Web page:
This article is part of our Baseball Draft Kit series.
IT'S A THURSDAY NIGHT. YOU'VE HAD A LONG WEEK. You decide you want to go to a bar and have a few drinks. The problem is, you know it's going to be crowded at the bar. Which can be annoying if it is too crowded. Maybe you should stay home instead. That could be more fun. You are so torn — what to do.
What if I told you figuring out whether to go to a bar on a Thursday night is exactly the decision-making process you need to use to figure out your approach to roster construction for your 2021 fantasy baseball drafts? You might say I have already had too much to drink (not true, yet). You might also say why would anyone go to a bar during the pandemic (very fair!)
Bear with me.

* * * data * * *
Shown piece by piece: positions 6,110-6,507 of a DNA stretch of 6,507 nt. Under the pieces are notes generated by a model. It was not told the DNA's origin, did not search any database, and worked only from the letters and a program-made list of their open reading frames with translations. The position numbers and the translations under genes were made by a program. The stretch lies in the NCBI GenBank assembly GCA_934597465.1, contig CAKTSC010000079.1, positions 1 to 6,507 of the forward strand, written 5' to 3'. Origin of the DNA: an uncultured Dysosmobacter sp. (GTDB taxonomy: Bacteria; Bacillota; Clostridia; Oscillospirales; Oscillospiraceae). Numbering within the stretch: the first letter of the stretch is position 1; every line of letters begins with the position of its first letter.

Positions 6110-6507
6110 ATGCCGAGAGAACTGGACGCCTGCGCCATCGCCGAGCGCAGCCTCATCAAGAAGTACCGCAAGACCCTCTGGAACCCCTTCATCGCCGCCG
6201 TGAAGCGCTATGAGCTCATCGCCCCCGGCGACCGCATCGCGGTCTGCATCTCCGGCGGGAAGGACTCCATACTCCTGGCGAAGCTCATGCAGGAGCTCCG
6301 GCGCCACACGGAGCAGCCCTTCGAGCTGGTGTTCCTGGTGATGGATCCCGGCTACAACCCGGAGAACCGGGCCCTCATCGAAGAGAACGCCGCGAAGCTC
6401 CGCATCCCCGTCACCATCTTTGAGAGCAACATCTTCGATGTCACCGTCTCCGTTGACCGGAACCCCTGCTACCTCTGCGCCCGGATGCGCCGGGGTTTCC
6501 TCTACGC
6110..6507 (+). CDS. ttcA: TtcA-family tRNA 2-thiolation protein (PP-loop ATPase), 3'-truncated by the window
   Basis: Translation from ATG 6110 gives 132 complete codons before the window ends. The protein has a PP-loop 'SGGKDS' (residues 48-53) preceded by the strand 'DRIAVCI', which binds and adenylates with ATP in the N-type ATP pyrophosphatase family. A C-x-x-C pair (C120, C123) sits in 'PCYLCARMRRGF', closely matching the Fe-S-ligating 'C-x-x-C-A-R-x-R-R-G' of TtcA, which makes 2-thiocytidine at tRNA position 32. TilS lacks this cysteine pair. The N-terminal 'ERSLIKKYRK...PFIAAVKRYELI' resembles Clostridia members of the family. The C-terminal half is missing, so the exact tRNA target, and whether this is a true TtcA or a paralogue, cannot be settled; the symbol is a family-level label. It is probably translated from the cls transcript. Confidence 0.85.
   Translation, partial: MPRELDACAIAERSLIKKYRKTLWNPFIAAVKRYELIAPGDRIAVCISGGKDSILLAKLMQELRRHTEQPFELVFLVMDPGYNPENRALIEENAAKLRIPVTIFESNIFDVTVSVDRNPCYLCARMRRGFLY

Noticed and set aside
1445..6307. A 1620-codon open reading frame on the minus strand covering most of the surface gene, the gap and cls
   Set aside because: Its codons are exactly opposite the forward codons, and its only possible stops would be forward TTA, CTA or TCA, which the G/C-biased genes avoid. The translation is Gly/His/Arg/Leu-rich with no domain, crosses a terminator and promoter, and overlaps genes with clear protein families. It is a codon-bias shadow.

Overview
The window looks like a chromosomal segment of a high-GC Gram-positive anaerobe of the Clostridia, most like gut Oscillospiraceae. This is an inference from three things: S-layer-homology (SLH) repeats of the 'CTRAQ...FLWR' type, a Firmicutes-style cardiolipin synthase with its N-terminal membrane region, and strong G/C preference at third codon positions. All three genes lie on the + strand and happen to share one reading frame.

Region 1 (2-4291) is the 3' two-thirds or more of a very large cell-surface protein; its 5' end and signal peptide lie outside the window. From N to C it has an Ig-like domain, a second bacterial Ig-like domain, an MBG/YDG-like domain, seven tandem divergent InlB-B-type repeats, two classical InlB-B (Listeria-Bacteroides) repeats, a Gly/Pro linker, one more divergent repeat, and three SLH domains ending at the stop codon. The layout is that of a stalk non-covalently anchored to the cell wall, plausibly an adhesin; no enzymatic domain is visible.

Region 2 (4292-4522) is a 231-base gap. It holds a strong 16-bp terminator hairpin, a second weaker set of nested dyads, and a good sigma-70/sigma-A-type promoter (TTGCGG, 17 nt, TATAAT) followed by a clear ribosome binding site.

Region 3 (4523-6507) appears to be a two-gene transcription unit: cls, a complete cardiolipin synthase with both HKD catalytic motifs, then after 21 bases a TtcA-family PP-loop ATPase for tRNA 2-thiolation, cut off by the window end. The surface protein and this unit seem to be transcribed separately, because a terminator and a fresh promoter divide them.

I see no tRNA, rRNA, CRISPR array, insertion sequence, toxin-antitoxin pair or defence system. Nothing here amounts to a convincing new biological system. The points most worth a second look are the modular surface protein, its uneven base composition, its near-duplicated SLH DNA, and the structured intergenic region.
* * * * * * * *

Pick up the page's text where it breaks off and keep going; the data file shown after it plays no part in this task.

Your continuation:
The El Farol Bar Problem is a game theory problem articulated by economist William Brian Arthur that I think has direct applicability to fantasy baseball given the landscape in 2021.
Let me start with the problem itself and then I will draw it into fantasy baseball, I promise.
Here's the scenario: every Thursday night 100 people decide independently whether to go to a bar in El Farol, Santa Fe, for a fun night out. Each person knows they will only have fun if a certain number of people show up. Specifically:
• If less than 60 go to the bar, they'll have more fun than if they stayed home; but
• If more